BUDAPEST, Feb. 20 (Xinhua) -- The Hungarian parliament on Tuesday adopted a resolution to support Poland in its feud against the European Commission.
The resolution, presented to the parliament by Hungarian Prime Minister Viktor Orban's Fidesz party, was adopted by 114 votes in favor and 13 against.
On Dec. 20 last year, the European Commission took an unprecedented step by triggering Article 7, the first time in its history, and launched an unprecedented censure against Poland over a judicial reform dispute.
"The Commission has today concluded that there is a clear risk of a serious breach of the rule of law in Poland," the European Commission said in a statement.
Dubbed so-called "nuclear option", Article 7 has never been triggered against any EU member state before. The procedure could eventually lead to Poland losing its voting rights in the 28-member bloc.
At issue in Poland was what critics described as two years of legislation which put the judiciary under the control of the ruling Law and Justice party, compromising independent courts and the rule of law.
"Within a period of two years, a significant number of laws have been adopted -- 13 in total -- which put in serious risk the independence of the judiciary and the separation of powers," European Commission vice president Frans Timmermans told reporters in Brussels.
On the same day, the Hungarian government dismissed the European Commission's decision, saying Hungary would veto any EU's sanctions on Poland in the future.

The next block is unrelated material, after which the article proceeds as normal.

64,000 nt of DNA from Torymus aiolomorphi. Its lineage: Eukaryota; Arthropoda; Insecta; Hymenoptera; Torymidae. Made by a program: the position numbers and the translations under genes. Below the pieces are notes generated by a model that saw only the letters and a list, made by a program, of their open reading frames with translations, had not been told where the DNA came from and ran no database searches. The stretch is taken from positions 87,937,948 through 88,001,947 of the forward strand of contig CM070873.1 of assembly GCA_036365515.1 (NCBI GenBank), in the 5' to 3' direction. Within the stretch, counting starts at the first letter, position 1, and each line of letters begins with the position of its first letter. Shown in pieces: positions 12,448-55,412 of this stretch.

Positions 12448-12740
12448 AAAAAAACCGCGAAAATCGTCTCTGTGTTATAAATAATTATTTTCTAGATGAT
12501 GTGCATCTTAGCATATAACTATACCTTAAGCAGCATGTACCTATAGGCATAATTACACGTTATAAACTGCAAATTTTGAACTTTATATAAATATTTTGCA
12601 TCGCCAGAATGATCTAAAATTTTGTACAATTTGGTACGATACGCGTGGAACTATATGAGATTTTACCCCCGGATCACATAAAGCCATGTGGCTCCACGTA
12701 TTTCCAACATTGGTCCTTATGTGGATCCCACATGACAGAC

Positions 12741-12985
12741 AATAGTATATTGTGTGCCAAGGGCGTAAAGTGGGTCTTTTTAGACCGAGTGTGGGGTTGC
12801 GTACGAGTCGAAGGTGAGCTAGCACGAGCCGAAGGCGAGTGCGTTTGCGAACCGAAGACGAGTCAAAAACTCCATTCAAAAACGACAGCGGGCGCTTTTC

In its resolution adopted on Tuesday, the Hungarian parliament said it considers the European Commission's announcement against Poland as being inadmissible.
The European Union, according to the resolution, is a community empowered to establish international law and treaty on its on behalf, as defined by the founding member states, therefore, the procedure under Article 7 can not be an instrument of political witch hunt.
"The Hungarian Parliament sees a dangerous precedent in the proceedings against Poland, as by its decision the European Commission goes beyond the mandate of the guardian of the treaties as laid down in the EU Statutes," it said.
"Therefore, the parliament calls on the government of Hungary to stand by Poland, and let it preserve its legally guaranteed rights under the Treaty, and also demands the government to refrain from supporting any proposals aimed to limit the exercise of Poland's EU membership rights," according to the resolution.